The guided-missile destroyer USS Barry is pulled toward a pier after departing dry dock at Yokosuka Naval Base, Japan, Monday, Dec. 3, 2018.

The guided-missile destroyer USS Barry is pulled toward a pier after departing dry dock at Yokosuka Naval Base, Japan, Monday, Dec. 3, 2018. (Markus Castaneda/U.S. Navy photo)

YOKOSUKA NAVAL BASE, Japan — For the second time in one week, a 7th Fleet guided-missile destroyer has left dry dock at Yokosuka Naval Base.

The USS Barry finished its yearlong stint undergoing repairs and modernizations at the Navy’s Ship Repair Facility and Japan Regional Maintenance Center on Tuesday. Workers flooded the dry dock and floated the ship to its new home on the Yokosuka pier.

The Barry’s undocking came one week after the USS John S. McCain was relocated Nov. 27 from dry dock to the pier. The McCain had been undergoing repairs since February following its fatal August 2017 collision near Singapore that killed 10 sailors and caused heavy damage to the ship’s hull.

The McCain now has “a fully restored hull, a new port thrust shaft and newly constructed berthing spaces,” the Navy said in a statement last week.

The Barry had been undergoing repairs since November 2017. During that time, the crew and repair and maintenance personnel “performed work on the underwater hull structure, superstructure and propulsion plant systems,” the Navy said in a statement Tuesday. They also upgraded the destroyer’s combat systems and berthing areas.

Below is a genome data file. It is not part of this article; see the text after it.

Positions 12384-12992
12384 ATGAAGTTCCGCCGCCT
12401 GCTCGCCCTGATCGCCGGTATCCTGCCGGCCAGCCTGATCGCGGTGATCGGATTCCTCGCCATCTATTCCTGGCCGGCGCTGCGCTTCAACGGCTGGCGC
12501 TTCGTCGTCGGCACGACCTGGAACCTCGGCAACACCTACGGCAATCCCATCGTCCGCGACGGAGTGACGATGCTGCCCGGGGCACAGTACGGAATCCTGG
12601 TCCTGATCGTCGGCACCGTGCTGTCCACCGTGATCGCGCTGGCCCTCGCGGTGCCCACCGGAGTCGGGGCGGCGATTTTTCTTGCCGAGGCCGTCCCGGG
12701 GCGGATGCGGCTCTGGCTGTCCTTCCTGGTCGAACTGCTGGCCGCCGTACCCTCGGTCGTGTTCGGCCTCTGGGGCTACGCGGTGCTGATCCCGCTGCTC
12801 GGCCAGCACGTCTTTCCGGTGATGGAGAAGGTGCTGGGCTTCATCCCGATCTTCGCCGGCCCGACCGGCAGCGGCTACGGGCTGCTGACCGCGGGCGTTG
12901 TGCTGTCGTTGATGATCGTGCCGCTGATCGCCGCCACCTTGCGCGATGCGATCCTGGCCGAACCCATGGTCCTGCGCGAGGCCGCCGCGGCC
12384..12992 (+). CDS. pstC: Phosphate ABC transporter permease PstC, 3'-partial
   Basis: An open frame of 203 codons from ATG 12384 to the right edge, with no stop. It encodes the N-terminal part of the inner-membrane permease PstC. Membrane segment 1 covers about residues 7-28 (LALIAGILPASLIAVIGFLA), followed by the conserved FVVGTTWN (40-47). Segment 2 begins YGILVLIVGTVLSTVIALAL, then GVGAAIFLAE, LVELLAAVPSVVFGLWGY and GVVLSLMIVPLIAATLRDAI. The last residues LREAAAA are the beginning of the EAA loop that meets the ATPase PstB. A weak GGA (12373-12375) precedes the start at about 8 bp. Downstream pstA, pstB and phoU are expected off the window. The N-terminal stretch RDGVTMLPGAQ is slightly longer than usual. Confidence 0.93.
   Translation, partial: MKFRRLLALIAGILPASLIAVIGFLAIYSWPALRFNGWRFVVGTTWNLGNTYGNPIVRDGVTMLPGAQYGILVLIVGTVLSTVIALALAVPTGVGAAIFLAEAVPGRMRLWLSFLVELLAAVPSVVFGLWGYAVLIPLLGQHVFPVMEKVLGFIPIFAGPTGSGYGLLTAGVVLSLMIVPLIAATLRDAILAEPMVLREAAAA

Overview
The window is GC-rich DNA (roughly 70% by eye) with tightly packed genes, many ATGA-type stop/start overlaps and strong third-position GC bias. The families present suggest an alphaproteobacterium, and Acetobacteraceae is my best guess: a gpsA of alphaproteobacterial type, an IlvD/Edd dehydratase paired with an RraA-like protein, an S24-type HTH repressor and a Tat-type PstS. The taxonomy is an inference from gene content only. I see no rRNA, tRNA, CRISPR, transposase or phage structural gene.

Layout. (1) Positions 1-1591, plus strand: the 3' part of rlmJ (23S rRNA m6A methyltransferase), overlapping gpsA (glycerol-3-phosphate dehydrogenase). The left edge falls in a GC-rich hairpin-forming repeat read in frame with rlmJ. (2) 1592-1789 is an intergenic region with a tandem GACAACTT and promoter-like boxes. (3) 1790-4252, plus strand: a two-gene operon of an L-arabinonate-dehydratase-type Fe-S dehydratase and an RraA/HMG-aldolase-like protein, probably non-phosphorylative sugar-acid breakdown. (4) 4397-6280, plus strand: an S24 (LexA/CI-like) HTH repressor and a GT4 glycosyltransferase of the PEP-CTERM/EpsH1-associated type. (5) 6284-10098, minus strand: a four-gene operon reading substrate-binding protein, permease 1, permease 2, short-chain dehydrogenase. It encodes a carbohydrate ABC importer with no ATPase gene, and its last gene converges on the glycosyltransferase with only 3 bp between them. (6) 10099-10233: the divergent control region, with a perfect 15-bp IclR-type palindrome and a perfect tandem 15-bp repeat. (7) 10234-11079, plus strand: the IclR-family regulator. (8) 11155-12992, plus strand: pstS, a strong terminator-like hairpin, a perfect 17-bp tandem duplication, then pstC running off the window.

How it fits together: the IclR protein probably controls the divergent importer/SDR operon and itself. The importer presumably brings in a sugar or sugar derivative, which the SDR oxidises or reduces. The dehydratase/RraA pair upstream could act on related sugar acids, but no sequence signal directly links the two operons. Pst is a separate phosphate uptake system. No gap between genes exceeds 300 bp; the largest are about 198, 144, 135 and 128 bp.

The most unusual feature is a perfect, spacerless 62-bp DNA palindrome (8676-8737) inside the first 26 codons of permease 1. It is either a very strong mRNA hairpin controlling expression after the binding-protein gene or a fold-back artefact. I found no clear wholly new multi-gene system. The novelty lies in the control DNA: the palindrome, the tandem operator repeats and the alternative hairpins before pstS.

Cmdr. Cory Dyer of Task Force 70 Maintenance, Material, Logistics and Readiness in the statement called the Barry’s Tuesday move a “major milestone,” that “brings the ship that much closer to completing” its restricted availability period.

Ships regularly go into restricted availability periods that take the vessels out of service for updates, repairs, trainings and other upkeep. The Navy said in its statement that these periods are necessary to maintain the fleet’s readiness.

“As one of the premier forward-deployed operational units, leaving dry dock brings Barry one step closer to resuming full operational capabilities,” deputy commodore of Destroyer Squadron 15 Capt. Steven DeMoss said in the statement.

The Barry and McCain’s returns to the pier also mark a significant milestone for the 7th Fleet. The Yokosuka-based force had a deficit of destroyers after the separate, fatal McCain and USS Fitzgerald collisions last year took both ships out of service. The Fitzgerald remains under repair in Pascagoula, Miss.

Yokosuka welcomed the USS Milius destroyer to its fleet this summer, but former Pacific Fleet commander Adm. Scott Swift told Stars and Stripes in 2017 that Milius was not meant to replace the Fitzgerald and McCain.

While the McCain and Barry are out of dry dock, they are not yet in active service. It’s unclear when the Barry will return to sea, but Secretary of the Navy Richard Spencer told reporters in July that he expected the McCain go on patrol in the spring. Twitter: @CaitlinDoornbos

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Caitlin Doornbos covers the Pentagon for Stars and Stripes after covering the Navy’s 7th Fleet as Stripes’ Indo-Pacific correspondent at Yokosuka Naval Base, Japan. Previously, she worked as a crime reporter in Lawrence, Kan., and Orlando, Fla., where she was part of the Orlando Sentinel team that placed as finalist for the 2017 Pulitzer Prize for breaking news. Caitlin has a Bachelor of Science in journalism from the University of Kansas and master’s degree in defense and strategic studies from the University of Texas at El Paso.

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